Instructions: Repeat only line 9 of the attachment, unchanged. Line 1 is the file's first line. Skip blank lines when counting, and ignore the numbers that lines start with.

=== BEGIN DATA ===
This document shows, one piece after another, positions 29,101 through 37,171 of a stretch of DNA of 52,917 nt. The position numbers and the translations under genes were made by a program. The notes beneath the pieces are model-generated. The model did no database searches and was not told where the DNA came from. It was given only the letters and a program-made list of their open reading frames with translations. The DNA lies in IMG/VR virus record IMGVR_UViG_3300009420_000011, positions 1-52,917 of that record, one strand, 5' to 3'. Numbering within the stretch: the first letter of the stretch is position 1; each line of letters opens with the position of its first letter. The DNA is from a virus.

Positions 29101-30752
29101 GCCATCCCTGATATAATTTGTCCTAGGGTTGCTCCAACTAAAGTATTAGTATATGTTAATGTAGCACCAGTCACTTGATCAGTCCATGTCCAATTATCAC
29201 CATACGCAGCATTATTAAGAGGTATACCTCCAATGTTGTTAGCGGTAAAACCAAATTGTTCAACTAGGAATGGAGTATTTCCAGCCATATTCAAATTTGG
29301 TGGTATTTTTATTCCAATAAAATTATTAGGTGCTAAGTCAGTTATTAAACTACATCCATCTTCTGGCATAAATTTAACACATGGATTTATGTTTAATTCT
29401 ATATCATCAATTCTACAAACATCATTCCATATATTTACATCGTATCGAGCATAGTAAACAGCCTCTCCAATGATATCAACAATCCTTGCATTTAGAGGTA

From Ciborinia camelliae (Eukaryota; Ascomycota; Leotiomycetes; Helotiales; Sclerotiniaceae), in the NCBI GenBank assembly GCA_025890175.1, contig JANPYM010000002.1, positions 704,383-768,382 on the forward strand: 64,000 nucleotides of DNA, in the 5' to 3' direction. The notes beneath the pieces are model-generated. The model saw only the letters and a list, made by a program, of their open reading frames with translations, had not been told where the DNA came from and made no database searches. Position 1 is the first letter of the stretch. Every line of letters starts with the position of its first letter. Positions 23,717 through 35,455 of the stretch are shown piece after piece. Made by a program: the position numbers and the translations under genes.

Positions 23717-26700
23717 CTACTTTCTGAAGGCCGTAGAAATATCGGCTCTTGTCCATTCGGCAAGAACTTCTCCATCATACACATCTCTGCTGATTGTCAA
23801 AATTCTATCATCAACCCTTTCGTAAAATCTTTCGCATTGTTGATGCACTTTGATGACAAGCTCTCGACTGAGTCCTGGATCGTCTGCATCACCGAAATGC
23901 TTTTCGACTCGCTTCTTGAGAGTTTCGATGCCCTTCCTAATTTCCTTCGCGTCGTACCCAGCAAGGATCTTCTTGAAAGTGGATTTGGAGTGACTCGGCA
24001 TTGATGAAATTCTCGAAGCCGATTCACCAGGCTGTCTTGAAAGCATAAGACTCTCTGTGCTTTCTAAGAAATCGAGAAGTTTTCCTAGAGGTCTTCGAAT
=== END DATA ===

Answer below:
23717 CTACTTTCTGAAGGCCGTAGAAATATCGGCTCTTGTCCATTCGGCAAGAACTTCTCCATCATACACATCTCTGCTGATTGTCAA